I’m having some lovely days with children here at Numala Kinder.
This is how our days roll: settle in for the day, hang out together in the back yard. morning tea. artwork. books. dressups. building. waterplay and mudplay. freeplay outside. We may go to the creek, a bushwalk or for a walk around the estate. We may ride bikes and scooters to the park. Free play inside. journal time. lunch. cubby time (rest). and out we go to play again. Our days are relaxing, creative and interesting. We notice stuff. We love the creek. Specially on these hot days.
There is no story time!!! Nope! I don’t schedule it because I tell stories ALL DAY LONG. And so do the children. It is a natural way to communicate, and some great discussions flow when we allow the space to open. Why schedule it when we can take advantage of the right moment? Stories come when they are ready. Sometimes planned, sometimes not, but when they come, they come with our ritual opening and closing so children know it is a time to come close, to listen and create together. I also sing often throughout the day, and our group times are spontaneous rather than planned. It is a real shift for me to work this way, much more intuitive and mindful. I’m tired at the end of the day from holding this space, but it is a lovely, good kind of tired.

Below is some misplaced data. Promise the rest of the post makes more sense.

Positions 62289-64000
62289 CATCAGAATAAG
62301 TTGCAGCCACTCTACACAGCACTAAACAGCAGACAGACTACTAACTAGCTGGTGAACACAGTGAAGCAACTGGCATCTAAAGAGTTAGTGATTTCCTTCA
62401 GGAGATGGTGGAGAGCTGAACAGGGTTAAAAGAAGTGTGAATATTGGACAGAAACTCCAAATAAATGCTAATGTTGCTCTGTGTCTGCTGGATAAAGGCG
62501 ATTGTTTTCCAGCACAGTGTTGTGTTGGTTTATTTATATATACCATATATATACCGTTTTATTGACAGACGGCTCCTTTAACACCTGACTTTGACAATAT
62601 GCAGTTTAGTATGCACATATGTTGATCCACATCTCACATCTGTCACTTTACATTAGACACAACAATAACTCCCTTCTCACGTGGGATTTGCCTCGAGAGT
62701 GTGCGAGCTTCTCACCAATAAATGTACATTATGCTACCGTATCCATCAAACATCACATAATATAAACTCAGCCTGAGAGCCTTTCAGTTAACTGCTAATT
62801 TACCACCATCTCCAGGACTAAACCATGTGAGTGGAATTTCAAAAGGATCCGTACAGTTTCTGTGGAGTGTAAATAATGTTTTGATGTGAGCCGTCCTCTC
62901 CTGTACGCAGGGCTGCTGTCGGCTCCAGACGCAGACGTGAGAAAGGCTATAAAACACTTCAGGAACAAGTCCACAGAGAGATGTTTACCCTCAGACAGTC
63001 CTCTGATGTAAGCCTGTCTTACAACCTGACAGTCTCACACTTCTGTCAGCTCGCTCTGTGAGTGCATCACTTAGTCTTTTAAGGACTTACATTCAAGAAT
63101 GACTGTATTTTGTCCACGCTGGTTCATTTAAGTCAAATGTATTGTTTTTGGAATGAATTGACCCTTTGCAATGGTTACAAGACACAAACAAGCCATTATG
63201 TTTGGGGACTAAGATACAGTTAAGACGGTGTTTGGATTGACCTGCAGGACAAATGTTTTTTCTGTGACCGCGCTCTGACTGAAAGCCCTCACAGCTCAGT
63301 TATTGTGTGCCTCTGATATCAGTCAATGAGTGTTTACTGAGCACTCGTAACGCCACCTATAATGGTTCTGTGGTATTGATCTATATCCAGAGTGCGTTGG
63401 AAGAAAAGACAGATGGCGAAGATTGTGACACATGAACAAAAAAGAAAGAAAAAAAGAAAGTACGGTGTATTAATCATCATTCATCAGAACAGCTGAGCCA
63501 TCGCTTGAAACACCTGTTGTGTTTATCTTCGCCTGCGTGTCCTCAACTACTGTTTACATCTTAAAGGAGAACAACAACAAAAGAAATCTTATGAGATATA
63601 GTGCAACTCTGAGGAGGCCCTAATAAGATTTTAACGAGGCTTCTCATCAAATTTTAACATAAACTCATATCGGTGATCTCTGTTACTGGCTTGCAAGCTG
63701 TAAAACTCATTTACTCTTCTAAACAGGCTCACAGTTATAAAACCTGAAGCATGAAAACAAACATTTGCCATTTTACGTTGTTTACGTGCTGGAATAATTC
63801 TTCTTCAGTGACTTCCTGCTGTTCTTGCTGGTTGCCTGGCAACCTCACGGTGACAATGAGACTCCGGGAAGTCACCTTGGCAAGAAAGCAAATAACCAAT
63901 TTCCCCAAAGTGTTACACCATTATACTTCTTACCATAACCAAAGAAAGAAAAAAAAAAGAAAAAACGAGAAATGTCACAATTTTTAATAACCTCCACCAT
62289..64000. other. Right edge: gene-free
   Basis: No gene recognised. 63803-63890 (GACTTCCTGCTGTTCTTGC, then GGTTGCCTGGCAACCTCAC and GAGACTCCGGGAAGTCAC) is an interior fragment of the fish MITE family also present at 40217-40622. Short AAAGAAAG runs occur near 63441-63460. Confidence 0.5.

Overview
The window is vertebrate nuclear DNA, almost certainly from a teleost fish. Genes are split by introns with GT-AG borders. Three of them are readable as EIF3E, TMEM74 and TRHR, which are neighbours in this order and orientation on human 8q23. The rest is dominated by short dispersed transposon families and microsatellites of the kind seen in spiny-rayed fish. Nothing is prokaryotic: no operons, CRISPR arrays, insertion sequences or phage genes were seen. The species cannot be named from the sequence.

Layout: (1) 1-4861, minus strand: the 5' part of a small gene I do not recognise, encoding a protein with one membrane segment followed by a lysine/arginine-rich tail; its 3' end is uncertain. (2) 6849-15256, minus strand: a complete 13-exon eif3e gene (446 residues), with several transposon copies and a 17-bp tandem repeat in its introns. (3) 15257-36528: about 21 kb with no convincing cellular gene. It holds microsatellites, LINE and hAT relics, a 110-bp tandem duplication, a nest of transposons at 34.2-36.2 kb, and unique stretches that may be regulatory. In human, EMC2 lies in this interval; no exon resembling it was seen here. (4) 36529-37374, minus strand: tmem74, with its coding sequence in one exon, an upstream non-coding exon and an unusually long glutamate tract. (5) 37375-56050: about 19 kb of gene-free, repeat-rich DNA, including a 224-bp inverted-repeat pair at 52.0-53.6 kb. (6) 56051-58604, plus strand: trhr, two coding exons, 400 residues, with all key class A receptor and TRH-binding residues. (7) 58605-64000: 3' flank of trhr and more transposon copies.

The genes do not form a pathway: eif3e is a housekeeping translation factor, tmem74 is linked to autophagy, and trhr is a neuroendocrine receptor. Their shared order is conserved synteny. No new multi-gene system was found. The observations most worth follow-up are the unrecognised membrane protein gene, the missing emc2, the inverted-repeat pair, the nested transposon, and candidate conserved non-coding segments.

We also share a journal – this time of creating together records anything and everything. Anything the children want to share in there is fine, whether it be an experience that moved them greatly, or their interest in jet skis. We might pick up a thread and follow it for a while, or we might just be able to use the journal to voice what is happening for us here and now. This week we have been very fascinated with the bean pods growing around the compost. All our creative activities and our free play has involved the beans, their pods, their skins and their flesh in so many different ways. I never thought to peel the skins off the fresh beans themselves, but when a child asked to do it we discovered the skins look like little butterfly wings. We also discovered they dry curly so we are trying to press some and see if they stay flat. This is how we learn: through our interest, our investigations and our play.